OO-Tracker is simple, cheap and easy to use
Requires minimal training
Supports OO-AMHS implementation and helps
clinicians to maximise existing skills by working more
 Direct patient entry avoids the need for costly
administrative support
 It’s bespoke data-base and online ORS/SRS
administration system enables ongoing feasible data
tracking of outcomes orientated indicators (OOI’s)
 It’s powerful reporting capability provides outcomes
data to be aggregated with one ‘click’
Improvement in the quality of NHS mental
health care
Efficiency savings – decreasing costs and
increasing capacity
Development of positive therapeutic
relationships and dialogue between service
user and clinician, ensuring services respond
to their preferences
Increased recovery rates
Identification of those with no signs of
reliable improvement/change
Reduction in long-term use of services of no
Reduction in DNA’s
Avoidance of early drop-out from treatment
Improved therapeutic efficiency and positive
therapeutic relationship
53% reduction in cases receiving service for over
two years to 18%
 Annual inpatient referrals dropped from 15 to 3
 Significant drop in none attendance rates
 900 discharged cases – 76% showed clinically
significant improvement (above clinical cut off)
 Only 7% deteriorated
 CAMHS capacity increased – Tier 2 services
have doubled capacity with the same number of
staff, largely due to a dramatic increase in the
length of time patients require treatment
Reduction in cases receiving service for
over two years from 34% to 18%
 Reduction in cases receiving service for
over one years from 59% to 29%
 Discharged over 450 cases (analysis of
 77% clinically significant positive
change, 17% no change, 6%
Discharged: 83 patients (as keyworker).
 80% clinically significant positive
change, 17% no change, 3%
 Effect size: 1.4
 Average change on ORS: +10.9
Current follow up outpatient DNA rate in
LPFT adult mental health services: 19%
 ST DNA rate 6 months to April 2014: 3%
 Do you know how many are getting
 Do you know how many are discharged
significantly better or worse?
OO-Tracker is available to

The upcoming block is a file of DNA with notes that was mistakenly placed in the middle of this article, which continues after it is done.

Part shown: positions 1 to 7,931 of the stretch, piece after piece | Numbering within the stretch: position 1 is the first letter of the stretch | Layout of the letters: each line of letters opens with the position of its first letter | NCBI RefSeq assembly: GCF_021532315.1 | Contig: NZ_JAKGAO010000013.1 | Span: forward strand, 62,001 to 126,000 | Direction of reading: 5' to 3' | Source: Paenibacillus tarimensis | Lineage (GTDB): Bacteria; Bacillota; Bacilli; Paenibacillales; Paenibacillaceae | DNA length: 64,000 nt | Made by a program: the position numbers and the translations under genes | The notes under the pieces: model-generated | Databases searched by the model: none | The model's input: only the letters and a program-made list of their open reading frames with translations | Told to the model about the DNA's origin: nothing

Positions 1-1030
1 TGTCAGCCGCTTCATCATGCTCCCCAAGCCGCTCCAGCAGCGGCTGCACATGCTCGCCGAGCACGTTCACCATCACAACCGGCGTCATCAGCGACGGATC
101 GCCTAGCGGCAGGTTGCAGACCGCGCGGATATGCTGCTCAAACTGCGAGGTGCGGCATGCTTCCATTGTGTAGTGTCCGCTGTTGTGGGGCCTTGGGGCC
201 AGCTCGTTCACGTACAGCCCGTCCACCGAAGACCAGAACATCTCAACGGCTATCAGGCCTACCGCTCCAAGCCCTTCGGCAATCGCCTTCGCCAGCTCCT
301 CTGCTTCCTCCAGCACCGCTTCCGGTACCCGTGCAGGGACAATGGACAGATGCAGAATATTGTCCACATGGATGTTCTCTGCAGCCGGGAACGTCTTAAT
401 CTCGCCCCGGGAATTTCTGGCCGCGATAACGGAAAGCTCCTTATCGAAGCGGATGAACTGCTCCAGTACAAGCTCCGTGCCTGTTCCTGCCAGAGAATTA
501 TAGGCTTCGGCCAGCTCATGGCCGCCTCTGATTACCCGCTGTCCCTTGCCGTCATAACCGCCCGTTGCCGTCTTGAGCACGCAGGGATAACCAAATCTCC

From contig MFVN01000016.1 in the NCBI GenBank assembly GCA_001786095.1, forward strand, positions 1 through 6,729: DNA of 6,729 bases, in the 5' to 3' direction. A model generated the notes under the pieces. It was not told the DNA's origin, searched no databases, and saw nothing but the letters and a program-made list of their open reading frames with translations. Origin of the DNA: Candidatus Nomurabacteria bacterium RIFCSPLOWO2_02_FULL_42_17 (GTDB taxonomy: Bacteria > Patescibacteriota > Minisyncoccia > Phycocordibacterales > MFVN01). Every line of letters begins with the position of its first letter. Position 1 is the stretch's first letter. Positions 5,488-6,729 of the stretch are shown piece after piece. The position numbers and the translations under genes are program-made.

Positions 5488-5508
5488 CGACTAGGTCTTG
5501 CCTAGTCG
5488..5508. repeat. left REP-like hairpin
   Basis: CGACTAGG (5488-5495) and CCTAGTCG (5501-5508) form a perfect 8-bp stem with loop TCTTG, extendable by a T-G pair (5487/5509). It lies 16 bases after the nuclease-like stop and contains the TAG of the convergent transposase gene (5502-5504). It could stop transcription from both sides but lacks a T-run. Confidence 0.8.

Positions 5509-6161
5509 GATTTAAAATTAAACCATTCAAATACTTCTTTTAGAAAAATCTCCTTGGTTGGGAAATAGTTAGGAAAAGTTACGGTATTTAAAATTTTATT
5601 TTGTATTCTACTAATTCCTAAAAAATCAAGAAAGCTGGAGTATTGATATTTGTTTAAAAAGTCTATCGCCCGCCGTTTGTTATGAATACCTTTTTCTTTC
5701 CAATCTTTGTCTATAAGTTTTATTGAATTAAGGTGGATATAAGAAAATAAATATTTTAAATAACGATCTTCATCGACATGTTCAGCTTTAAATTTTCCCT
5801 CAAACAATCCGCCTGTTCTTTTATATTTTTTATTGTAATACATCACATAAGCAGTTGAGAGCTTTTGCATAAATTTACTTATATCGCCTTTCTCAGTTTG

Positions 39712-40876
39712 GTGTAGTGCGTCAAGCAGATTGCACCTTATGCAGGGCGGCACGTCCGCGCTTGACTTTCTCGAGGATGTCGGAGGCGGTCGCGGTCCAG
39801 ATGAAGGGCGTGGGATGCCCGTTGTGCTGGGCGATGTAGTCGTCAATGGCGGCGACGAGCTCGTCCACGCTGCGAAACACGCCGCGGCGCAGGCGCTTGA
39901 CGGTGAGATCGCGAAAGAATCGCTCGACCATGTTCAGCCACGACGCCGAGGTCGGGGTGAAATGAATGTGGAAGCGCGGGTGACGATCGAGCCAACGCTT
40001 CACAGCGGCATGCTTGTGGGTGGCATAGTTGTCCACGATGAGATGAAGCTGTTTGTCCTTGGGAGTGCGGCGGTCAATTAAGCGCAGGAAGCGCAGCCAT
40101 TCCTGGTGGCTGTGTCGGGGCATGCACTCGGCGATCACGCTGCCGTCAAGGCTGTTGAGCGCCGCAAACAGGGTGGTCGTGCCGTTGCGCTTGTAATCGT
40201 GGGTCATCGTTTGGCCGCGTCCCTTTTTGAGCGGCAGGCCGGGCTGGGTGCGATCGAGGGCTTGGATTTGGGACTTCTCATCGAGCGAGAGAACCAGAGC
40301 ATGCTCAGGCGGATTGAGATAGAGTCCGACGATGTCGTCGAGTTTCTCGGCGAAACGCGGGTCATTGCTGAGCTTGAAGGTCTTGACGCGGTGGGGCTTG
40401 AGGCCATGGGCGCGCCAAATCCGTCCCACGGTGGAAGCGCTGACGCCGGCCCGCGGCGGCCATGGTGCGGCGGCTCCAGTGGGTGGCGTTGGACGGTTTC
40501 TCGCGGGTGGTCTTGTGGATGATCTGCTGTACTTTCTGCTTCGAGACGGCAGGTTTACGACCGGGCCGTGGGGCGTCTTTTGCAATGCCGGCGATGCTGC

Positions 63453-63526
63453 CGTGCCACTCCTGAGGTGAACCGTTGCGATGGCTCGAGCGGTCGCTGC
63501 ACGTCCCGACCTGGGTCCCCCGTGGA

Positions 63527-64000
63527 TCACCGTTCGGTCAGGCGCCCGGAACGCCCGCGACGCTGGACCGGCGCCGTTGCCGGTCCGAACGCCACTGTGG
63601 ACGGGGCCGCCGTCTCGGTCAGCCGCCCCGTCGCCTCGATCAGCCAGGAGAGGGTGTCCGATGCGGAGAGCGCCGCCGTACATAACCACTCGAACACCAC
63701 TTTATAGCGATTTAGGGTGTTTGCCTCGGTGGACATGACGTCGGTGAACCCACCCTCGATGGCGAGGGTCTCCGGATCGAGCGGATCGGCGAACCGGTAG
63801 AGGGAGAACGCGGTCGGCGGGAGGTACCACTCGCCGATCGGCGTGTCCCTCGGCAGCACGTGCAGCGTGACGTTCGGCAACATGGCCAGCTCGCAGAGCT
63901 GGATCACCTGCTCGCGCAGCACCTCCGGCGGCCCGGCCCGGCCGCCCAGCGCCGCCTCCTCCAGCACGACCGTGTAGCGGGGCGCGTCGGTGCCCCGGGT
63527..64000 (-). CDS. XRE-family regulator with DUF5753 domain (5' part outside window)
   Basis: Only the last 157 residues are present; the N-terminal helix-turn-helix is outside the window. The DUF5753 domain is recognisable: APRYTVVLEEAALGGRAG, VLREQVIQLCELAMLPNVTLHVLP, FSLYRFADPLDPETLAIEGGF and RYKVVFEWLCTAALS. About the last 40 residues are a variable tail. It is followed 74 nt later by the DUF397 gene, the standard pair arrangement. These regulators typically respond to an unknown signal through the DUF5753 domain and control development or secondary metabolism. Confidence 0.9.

clinicians using OO-AMHS
delivery in clinical practice
OO-AMHS training is available via
8 online interactive e-learning
Train the trainer course
(incorporating above e-learning)
has been accredited by the British
Psychological Society
A service transformation toolkit
(book)published to support
Online OO-Tracker User Guide,
including video available
‘NHS East Midlands Innovation Award: OO-CAMHS (2010) – An Outcome
Orientated Approach to the Delivery of Child and Adolescent Mental Health
Services’ www.oocamhs.com
‘East Midlands, Health, Education and Innovation Clusters (HEIC) Innovation
Award (2011): OO-AMHS Training Staff, Supervisors and Managers in Outcome
Orientated Approaches to the Delivery of Mental Health Services: An e-learning
‘East Midlands, Health, Education and Innovation Clusters (HEIC) Innovation
Award (2012): National Role Out of the OO-AMHS e-Learning Package: Training
NSPCC Clinical Practitioners and Managers in an Outcome Orientated Approach
to the Delivery of Face-to-Face Services for Looked After Children’
Medipex – ‘Yorkshire, Humber and East Midlands Innovation Champions of the
Year’ (2012-13)
Academic Health Science Network (ASHN) Innovation Finalist (2014)
Lincolnshire commissioners supported implementation
across Lincolnshire CAMHS Services – CQUIN
Implementation in North East Lincolnshire CAMHS
Request to implement across 9 LPfT integrated CMHT’s
National CYP IAPT programme has endorsed the use of the
ORS and SRS in their routine outcome monitoring
Joint application to the Health Foundation with CORC and
Roehampton University to roll out OO-AMHS with OOTracker to 8 sites in England
NSPCC rolled out nationally across England and N. Ireland
Headspace – Australia national youth mental health
foundation to implement OO-Tracker November 2014
Interest from numerous NHS mental health providers and
social enterprises

similar documents